A sol is a colloidal solution suspension of very small solid particles in a continuous liquid medium. Sols are quite stable and show the Tyndall Effect. Tyndall Effect is the scattering of visible light by colloidal particles. Artificial sols may be prepared by dispersion or condensation. Dispersion techniques include grinding solids to colloidal dimensions by ball milling and Bredig’s arc method (whereby an arc is struck between electrodes under the surface of water containing some stabilizing agents). A sol generally has a liquid as the dispersing medium and solid as a dispersed phase.
Examples of sols include:
- Milk of magnesia
- Cell fluids
- Pigmented ink
Gels are colloids in which the liquid medium has become viscous enough to behave more or less as a solid. A gel can also be described as dispersion of molecules of a liquid within a solid in which liquid particles are dispersed in solid medium. A gel may be notably elastic and jelly-like or quite solid and rigid.
Gels consist of a solid three-dimensional network that span the volume of a liquid medium and ensnares it through surface tension effects. Both by weight and volume, gels are mostly fluid in composition and thus exhibit densities similar to those of their constituent liquids.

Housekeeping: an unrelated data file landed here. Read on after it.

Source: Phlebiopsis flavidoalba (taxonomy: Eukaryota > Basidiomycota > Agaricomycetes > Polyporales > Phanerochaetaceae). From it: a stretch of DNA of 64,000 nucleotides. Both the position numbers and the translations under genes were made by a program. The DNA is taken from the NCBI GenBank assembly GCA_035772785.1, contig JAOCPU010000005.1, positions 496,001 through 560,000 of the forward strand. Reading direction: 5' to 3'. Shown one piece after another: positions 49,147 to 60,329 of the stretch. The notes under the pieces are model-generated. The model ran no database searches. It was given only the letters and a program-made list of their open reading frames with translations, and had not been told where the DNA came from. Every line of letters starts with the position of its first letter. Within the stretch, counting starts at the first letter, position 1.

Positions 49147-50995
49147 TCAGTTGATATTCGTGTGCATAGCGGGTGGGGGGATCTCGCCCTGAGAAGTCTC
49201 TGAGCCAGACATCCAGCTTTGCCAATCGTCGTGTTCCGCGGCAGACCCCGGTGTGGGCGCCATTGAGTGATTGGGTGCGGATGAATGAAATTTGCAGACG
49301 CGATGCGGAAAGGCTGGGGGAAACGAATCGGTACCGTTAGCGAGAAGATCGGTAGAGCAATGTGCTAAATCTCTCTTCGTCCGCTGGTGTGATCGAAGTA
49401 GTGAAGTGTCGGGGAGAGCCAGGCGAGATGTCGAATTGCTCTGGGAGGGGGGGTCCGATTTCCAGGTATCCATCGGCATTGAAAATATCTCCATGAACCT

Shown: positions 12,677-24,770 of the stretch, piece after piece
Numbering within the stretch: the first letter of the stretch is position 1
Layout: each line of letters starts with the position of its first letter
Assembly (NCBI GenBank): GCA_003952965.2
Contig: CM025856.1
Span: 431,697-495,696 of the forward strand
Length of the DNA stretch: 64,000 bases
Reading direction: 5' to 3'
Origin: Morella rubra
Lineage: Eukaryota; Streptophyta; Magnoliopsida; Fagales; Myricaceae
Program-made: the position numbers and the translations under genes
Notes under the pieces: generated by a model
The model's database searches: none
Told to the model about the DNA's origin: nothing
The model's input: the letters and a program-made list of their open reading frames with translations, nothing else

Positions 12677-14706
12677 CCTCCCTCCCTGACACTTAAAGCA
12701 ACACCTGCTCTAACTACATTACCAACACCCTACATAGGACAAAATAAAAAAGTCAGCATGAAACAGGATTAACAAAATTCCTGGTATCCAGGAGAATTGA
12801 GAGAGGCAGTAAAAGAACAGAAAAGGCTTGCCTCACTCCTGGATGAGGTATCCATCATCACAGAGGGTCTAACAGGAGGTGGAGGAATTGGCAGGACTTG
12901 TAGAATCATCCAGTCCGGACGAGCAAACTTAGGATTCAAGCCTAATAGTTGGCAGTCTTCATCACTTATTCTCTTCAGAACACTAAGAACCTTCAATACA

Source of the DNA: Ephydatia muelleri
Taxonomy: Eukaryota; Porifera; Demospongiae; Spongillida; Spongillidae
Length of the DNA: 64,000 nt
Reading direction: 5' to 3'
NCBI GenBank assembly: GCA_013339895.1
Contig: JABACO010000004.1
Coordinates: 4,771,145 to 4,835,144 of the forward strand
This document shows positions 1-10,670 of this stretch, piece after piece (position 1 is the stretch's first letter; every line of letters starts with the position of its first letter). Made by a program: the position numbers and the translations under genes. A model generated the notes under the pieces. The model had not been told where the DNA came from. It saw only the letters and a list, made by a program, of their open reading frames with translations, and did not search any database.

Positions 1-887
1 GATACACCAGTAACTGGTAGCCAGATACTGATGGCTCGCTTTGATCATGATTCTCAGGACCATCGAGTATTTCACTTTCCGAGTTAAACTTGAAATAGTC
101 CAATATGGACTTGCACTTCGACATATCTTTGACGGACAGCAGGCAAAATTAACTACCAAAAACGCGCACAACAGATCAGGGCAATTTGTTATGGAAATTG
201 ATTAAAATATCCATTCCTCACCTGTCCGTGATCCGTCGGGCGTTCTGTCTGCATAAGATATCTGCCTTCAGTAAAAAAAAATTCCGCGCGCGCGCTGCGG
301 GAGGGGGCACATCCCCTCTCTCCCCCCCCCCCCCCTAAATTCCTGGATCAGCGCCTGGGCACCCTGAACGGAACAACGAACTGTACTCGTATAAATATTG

Examples of Gel include:
- Fruit jelly
- Cooked gelatin jelly
- Ice cloud
- Hair sprays.
Gel Vs. Sol In Tabular Form
|BASIS OF COMPARISON||SOL||GEL|
|Description||A sol is a colloid made out of very small particles in a continuous liquid medium. Sols are stable and show the Tyndall effect.||A gel is a complex fluid consisting of two or more phases typically composed of a solid dispersed in a liquid.|
|Alternative Description||Sol is the liquid state of a colloid solution.||Gel can be described as solid or semi-solid (jelly-like) stage of a colloidal solution.|
|Conversion||The sol can be converted to gel by cooling.||The gel can be converted to sol by heating.|
|Dehydration||Dehydration of sol is relatively very easy.||Dehydration of gel is not possible.|
|Viscosity||Sol has a low viscosity.||The gel has a high viscosity.|
|Classification||Sol is usually classified further to lyophobic and lyophilic.||Gel does not have a further classification.|
|Definite Structure||The sol does not possess a definite structure.||The gel has a honeycomb-like structure.|
|Dispersion Medium||The dispersion medium of the sol may be water (hydrosol) or alcohol (alcosol).||The dispersion medium of the gel will be hydrated colloid particles.|
|Examples||Blood, pigmented ink, cell fluids, paint, milk of magnesium and mud.||Fruit jelly, cooked gelatin jelly, fog, mist, ice cloud, hair sprays.|